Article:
He also loved to read. I remember wondering about what he was reading when I was little. I learned later in life that some of his reading included self-development books. Didn’t know that for a long time.
Now his only son’s professional career revolves around personal and professional development. Special.
The holidays were always a special time growing up. I still love them today. And, though he had to work sometimes, especially when my sisters and I were little, he always made time to put a bike together for us, even if that meant staying up super late after working all day.
I learned a lot from my dad about difficult conversations. I didn’t learn until later, that he would strategically engage me in these conversations. Why?
To help me grow and develop.Though it didn’t feel like it at the time, that is what love really looks like.
He also taught me that running from things that make you uncomfortable does no one any good. And, though I hid from that part of myself for a long time, it has resurfaced with wonder. I owe a piece of that part of myself to my dad.
As a teenager, my dad and I didn’t get along all that well. We were at odds often. Yet he was always there. Always. He never wavered in his dedication to his family.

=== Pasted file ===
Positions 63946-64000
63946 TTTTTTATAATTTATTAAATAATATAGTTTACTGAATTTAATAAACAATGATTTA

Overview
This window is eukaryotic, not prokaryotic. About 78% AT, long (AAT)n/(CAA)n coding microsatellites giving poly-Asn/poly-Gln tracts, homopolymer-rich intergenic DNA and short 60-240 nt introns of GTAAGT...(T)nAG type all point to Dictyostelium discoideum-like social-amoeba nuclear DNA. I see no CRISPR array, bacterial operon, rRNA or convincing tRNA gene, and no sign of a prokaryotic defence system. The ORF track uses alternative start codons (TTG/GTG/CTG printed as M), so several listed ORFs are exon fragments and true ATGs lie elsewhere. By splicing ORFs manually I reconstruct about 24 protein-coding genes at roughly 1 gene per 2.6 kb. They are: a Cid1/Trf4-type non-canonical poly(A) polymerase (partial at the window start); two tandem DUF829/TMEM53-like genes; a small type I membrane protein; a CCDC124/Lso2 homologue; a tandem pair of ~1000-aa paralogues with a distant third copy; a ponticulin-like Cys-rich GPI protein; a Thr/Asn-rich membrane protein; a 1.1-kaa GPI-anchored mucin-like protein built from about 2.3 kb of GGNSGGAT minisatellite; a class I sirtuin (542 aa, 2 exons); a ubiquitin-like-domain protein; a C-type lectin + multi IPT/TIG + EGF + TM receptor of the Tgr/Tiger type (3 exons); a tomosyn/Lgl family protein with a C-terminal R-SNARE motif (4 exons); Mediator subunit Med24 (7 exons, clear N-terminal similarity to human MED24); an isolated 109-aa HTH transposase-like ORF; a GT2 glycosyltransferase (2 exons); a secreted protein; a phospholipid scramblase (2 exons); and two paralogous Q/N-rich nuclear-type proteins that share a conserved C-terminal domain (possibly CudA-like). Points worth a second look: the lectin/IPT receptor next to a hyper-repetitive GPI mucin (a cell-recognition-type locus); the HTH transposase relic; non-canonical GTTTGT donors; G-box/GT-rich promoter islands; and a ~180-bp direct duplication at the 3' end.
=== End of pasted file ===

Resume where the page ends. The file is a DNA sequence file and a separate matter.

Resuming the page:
My dad has a huge family, and he deeply loved all of his brothers and sisters, as he did his mother and father. Lots of love.
My dad would often talk about not having much growing up in Los Angeles. Helping me see and understand that appreciating what you have today, in this moment, is super important.
And, that when we want to create a new way forward, we must rely upon ourselves to do so. Though my dad didn’t always language his persistence and grit this way, he didn’t need to. He was a living example.
He also loved cars. Boy, did he. My dad and his brothers, usually his older brother, would go to car shows often. He loved to look at them, hear them, see them run, and to talk about them.
His dedication and love for his family extended to his grandchildren, of which there are several. Our sons loved their grandpa, and they miss him. My dad would always make time to talk with his grandchildren, always. He loved them so much.